Whittier has seen many of its car dealerships, a primary source of sales tax revenue to the city, close up over the past two years.
“Cities and LA County are cutting services. This is a way for a community to rely on its own resources,” McCaskey said.
But some claim the city can’t legally profit from drilling, because Henderson purchased the Puente Hills Landfill Native Habitat Preservation for the city by spending countywide tax dollars. Henderson bought the 1,290 acres of parkland, along with the mineral rights to Canada Canyon in 1994, under Proposition A.
The proposition, a 1992 ballot measure, funds preservation of open space countywide and costs the average Los Angeles County taxpayer a little under twenty dollars per year. The non-profit group Open Space Legal Defense Fund sued in January, claiming the drilling plans were misappropriating county funds and betraying the intent of Proposition A.
Councilman Henderson said that Proposition A provides a clause for changing land use, while others disagree. “City council has taken its own interpretation of the proposition,” said Roy McKee, vice president of non-profit advocacy group Whittier Hills Oil Watch.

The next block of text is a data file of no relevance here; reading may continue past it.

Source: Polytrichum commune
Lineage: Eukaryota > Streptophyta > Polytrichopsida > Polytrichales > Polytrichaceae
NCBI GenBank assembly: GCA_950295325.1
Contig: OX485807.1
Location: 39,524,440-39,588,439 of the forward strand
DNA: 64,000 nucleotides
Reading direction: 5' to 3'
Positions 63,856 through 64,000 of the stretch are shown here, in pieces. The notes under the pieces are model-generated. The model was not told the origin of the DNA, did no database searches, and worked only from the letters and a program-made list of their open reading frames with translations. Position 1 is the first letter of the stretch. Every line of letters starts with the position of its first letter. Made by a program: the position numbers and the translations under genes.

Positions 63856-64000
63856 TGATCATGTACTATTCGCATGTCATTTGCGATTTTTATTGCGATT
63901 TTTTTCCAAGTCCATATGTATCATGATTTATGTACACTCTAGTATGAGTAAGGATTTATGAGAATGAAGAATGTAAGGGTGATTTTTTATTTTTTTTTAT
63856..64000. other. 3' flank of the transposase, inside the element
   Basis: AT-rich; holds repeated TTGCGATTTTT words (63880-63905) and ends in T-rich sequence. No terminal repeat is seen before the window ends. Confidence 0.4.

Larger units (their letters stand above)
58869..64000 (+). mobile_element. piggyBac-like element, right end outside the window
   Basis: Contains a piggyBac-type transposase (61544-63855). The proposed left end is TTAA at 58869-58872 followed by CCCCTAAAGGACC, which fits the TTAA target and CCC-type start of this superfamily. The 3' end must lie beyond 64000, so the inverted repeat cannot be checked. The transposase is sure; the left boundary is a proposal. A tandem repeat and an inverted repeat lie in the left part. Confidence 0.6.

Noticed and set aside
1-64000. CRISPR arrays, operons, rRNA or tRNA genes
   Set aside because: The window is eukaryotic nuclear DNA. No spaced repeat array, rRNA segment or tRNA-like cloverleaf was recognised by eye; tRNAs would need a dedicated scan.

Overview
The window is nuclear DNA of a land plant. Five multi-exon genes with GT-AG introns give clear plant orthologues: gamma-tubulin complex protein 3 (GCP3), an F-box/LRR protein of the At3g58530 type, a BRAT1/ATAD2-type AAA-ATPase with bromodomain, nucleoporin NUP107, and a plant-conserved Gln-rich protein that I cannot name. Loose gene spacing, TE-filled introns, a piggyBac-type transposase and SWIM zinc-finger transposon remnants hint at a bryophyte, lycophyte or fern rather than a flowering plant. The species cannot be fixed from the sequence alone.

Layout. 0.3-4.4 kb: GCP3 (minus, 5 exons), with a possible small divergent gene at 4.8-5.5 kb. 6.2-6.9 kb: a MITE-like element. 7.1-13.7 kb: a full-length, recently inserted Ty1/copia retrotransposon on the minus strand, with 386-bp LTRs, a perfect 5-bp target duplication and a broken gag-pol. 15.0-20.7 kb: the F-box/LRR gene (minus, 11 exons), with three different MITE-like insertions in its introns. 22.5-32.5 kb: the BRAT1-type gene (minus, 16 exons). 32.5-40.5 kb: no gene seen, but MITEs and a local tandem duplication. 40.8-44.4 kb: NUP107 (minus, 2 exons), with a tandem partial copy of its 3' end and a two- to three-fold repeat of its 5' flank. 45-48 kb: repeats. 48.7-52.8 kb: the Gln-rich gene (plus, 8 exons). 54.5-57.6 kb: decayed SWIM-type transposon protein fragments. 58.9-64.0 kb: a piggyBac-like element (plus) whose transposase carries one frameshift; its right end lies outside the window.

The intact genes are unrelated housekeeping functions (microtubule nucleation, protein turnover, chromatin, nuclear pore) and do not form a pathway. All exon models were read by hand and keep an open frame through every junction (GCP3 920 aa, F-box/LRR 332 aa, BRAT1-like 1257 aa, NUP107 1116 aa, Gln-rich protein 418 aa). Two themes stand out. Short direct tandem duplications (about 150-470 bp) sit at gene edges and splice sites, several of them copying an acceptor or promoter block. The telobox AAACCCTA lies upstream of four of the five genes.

Oil production in Whittier is far from taboo. Chevron Corp. operated wells in the Whittier hills until 1992, when oil bottomed-out around $14 per barrel. By the mid-nineties, many multi-national oil companies, including Shell Oil Co., had packed up operations from Southern California due to low revenues.
But as these worldwide players like Chevron and Shell packed their bags from the region, Matrix moved in to Whittier in 2001. The company now operates 25 active oil wells in Whittier’s Honolulu Terrace and Sycamore Canyon. The Honolulu terrace site became national news in 2005 when a rig exploded, killing one worker. The incident remains a talking point for opposition concerned for the community’s safety.
In 2008, the city solicited bids from oil companies for a 30 year lease to resume drilling in the hills and Matrix Oil Co. won the contract. The small oil company paid 25 percent of the lease. Texas-based Clayton Williams Energy Inc.., which specializes in oil exploration, put up the remaining 75 percent. Anti-drilling advocates cried called foul on bringing big oil back to town, but plans continued.
In January 2011, a Los Angeles superior court judge allowed the Open Space Legal Defense lawsuit – predicated on Proposition A - to proceed. The non-profit group’s legal defense is supported by the larger non-profit Whittier Hills Oil Watch, which has gathered some 5,000 signatures from the city of roughly 83,000. At a series of recent fundraisers for the lawsuit, opponents have continued to voice concerns.